Impact of a Broken Family on Children “Broken” Homes: the Effect of Divorce on Children

Topics: Childhood, Psychology, Divorce Pages: 4 (1190 words) Published: July 9, 2012
Going through a divorce is a very difficult situation to be in. Usually it is what is happening between the parents, that concerns most people. However hurtful divorce is on the couple that is going through it, the children end up with the greatest amount of problems. These problems that the children develop are not always obvious, and do no always come to the surface right away.

“Most often the children responded to the announcement [of the divorce] with apprehensiveness or anger . . . Several children panicked . . . finally, a great many of the younger children, about one-third of the entire group, didn’t really believe what they had been told. For these youngsters, the single announcement by the parents made it easier for them to pretend that the divorce would soon go away and to postpone their own response to the frightening changes in their lives” (Wallerstein 40-41).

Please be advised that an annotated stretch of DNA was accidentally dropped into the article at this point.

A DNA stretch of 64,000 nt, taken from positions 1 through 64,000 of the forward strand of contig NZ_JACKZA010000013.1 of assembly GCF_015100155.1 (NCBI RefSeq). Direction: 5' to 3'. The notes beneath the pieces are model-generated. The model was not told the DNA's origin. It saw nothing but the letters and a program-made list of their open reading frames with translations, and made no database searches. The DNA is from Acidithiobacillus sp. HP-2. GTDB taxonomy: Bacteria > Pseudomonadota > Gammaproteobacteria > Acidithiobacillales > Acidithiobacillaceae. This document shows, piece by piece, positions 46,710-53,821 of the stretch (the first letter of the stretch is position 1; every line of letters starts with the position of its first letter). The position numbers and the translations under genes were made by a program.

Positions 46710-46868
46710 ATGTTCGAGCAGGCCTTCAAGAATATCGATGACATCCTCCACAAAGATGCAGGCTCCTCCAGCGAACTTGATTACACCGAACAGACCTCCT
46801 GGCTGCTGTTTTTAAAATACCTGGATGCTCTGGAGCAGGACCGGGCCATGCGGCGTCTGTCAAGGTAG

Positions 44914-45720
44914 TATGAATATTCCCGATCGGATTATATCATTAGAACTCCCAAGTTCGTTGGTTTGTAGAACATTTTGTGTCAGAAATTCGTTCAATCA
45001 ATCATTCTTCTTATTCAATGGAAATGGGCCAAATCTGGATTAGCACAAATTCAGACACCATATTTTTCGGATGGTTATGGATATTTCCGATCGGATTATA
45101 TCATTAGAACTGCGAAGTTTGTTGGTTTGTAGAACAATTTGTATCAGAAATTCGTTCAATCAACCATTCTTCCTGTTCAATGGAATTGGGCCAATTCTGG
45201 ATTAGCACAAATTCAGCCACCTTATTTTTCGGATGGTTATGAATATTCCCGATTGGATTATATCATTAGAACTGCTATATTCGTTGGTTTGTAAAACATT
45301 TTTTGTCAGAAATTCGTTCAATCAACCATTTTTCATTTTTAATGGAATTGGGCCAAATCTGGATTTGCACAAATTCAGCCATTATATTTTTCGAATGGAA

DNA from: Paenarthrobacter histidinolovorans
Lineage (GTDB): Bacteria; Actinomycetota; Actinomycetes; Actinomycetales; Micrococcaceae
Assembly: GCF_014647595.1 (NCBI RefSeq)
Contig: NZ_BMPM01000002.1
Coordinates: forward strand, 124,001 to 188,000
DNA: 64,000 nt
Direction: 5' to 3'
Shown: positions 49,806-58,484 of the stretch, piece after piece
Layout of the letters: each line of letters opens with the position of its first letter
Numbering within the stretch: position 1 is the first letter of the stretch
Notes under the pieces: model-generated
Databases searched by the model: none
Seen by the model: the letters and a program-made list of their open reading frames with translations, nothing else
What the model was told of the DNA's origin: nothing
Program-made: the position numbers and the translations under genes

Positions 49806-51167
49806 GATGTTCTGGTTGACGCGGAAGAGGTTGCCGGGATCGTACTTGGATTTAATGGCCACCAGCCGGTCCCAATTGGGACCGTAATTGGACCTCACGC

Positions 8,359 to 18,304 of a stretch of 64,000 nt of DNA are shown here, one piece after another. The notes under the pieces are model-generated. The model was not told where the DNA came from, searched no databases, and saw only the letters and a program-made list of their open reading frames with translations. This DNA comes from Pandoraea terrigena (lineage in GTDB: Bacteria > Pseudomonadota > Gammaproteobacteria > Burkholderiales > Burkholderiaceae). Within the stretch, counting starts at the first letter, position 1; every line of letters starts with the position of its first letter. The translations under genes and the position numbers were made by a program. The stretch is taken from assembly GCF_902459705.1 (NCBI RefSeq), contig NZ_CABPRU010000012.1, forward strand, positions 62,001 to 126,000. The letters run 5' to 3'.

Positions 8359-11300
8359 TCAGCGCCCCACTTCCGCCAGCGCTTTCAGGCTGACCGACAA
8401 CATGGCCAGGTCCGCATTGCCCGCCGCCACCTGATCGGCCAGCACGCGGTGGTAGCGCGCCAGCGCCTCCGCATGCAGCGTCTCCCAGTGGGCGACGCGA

Children often try to stop the divorce of their parents, but there are many who seem to accept it at first. These who seem to accept it may even tell their parents that they are happy about the divorce. This is not necessarily the case, as one would see if he or she spoke with the child for a while. There are many things that divorce does to a family, and there are many things that is does to the child. These effects are rarely positive, or helpful depending upon the family’s prior situation. Divorce has many negative effects on the psychological, and social aspects of a child’s life.

There are many psychological aspects of a child’s life that change when his or her parents go through a divorce. As previously mentioned by the writer, a child may not show initially how he or she feels about the divorce, but the true feelings of that child eventually surface. Joan B. Kelly, in an article for the Journal of the American Academy of Child and Adolescent Psychiatry says, “children incorporate repertoires of angry, impulsive, and violent behavior into their own behavior as a result of...
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